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I don't understand why I can't post my question on Stack Overflow, but I can post it here.

The text is exactly the same, but when I want to post it on Stack Overflow I can't do it because a message tells me that my code is not formatted properly. Yet it is the same text word for word (which I attach below). Do you know where the problem may come?

The following is exactly the post I would like to publish on Stack Overflow:

I am trying to build a quadratic model to study the evolution of the world population. I would like to display the evolution of the world population until 2100 using the quadratic model.

I took my data from this site: Worldometers. I downloaded the page and read it with Pandas.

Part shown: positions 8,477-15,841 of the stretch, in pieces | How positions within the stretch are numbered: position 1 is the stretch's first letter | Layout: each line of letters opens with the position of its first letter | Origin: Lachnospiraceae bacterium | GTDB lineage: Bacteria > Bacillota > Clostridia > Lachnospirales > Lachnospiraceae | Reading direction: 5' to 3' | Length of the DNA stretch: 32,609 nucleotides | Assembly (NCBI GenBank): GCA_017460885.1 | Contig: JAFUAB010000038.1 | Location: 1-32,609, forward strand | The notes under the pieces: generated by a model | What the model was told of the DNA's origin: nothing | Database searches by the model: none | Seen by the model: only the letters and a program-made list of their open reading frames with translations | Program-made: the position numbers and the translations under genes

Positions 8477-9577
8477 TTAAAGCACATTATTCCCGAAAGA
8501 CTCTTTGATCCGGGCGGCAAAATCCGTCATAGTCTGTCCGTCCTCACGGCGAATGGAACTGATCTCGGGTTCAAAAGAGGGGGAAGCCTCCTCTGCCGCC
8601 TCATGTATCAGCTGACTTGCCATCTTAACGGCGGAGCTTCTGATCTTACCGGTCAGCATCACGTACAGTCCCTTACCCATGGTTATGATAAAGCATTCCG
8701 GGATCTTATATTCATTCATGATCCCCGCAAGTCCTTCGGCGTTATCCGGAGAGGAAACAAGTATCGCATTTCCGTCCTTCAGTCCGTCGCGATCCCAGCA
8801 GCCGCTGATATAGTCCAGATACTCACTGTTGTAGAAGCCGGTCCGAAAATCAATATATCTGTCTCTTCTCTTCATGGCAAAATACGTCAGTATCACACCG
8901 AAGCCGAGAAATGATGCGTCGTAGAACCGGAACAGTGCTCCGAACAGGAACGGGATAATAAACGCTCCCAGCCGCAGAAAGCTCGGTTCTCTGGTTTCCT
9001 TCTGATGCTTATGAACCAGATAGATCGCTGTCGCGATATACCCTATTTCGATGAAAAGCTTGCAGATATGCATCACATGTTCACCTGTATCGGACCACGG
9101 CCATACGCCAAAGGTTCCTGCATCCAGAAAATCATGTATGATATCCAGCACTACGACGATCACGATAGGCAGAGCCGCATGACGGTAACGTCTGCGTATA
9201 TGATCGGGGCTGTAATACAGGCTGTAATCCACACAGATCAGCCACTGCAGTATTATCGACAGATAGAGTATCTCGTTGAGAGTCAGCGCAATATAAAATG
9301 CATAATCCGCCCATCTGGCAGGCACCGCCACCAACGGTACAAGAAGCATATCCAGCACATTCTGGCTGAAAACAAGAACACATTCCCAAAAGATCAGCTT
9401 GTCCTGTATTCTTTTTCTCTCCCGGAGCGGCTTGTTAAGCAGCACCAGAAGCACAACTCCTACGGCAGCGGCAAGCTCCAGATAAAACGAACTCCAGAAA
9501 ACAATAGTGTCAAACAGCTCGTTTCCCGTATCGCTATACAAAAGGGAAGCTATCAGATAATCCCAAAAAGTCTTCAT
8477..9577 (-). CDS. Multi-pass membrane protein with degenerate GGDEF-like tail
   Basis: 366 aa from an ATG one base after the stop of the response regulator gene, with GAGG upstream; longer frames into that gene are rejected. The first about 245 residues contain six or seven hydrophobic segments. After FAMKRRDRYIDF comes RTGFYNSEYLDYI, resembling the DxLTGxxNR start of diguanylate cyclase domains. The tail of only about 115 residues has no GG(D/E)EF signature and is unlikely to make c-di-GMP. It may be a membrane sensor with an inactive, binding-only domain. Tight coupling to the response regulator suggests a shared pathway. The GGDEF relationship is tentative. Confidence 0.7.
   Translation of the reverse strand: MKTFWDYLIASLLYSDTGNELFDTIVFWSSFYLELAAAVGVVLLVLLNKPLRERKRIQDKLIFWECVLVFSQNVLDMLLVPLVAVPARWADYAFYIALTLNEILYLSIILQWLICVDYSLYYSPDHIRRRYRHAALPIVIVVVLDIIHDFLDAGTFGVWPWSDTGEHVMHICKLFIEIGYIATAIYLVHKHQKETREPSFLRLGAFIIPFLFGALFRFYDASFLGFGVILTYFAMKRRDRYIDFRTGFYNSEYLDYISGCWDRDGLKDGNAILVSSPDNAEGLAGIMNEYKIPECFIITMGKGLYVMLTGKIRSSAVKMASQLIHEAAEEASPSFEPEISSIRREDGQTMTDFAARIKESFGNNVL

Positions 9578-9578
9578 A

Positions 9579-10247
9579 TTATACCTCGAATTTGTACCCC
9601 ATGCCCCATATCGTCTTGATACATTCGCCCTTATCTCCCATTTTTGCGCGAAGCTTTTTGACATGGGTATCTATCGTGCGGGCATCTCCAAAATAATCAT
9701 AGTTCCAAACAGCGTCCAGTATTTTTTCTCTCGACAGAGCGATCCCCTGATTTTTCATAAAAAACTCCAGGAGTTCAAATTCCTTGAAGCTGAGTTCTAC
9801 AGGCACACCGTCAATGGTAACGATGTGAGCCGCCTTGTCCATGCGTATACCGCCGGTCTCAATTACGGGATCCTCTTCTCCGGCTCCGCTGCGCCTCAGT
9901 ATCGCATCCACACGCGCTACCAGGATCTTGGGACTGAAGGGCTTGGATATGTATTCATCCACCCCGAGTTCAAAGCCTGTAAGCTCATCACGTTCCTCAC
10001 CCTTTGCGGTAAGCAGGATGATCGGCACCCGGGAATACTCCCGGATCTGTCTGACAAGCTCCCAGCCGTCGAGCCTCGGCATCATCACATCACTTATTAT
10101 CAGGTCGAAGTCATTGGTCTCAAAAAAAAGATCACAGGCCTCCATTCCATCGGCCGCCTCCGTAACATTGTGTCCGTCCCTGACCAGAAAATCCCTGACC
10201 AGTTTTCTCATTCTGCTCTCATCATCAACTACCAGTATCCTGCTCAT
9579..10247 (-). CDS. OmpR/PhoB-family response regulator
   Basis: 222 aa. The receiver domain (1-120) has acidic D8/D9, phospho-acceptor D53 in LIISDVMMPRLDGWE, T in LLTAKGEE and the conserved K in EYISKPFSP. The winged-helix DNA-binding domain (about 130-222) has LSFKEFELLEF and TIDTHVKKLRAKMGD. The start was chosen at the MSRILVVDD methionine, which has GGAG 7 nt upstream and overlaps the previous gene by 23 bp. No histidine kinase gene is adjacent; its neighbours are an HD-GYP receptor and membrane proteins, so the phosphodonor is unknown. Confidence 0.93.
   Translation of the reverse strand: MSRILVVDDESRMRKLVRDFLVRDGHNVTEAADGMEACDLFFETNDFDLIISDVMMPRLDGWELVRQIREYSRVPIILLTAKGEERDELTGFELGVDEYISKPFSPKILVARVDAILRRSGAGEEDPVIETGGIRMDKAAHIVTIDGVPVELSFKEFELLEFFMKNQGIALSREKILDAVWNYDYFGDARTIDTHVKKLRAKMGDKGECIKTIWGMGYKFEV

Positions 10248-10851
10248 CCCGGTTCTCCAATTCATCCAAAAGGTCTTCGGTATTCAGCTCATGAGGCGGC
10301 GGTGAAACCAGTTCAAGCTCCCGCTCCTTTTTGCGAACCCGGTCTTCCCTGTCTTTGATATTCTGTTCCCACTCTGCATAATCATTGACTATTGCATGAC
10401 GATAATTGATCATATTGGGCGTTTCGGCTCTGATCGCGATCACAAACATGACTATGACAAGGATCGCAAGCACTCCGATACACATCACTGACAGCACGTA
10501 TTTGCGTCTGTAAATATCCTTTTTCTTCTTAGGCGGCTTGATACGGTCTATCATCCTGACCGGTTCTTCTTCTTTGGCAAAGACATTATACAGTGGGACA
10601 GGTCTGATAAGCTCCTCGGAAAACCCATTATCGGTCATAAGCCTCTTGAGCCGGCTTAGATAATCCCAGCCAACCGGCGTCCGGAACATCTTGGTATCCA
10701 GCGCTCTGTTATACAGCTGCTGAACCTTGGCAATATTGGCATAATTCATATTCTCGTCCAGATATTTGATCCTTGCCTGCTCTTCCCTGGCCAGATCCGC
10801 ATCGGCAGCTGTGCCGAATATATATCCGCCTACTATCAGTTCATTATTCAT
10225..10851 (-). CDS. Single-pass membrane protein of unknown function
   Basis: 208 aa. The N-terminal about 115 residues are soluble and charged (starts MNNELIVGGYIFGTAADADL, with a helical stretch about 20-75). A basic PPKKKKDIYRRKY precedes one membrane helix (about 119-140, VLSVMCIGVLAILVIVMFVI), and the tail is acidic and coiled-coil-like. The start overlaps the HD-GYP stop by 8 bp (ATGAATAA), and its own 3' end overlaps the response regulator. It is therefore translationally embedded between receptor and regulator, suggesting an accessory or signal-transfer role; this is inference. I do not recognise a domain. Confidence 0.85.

Here is my code:

# Import of modules
import pandas as pd
import numpy as np
import matplotlib.pyplot as plt
from types import SimpleNamespace

# Reading the file
Data = 'World Population by Year - Worldometer.html'
Data2 = pd.read_html(Data, header = 0, index_col = 0, decimal = 'M')

Data3 = Data2[0] # We extract a DataFrame from the file

Given the year jumps and the fact that the data may not have been reliable prior to 1951, I removed all data prior to 1951 to work only on data from 1951 to 2020.

# Delete the years before 1951
data = Data3.drop(Data.index[70:], axis = 0)

# Rename the names of the columns
data.index.names = ['Year'] # Rename the index
data.columns = ['Population', 'Annual change', 'Net change', 'Density (P/KmĀ²)', 'Urban population', 'Urban population (%)'] # Renaming of other columns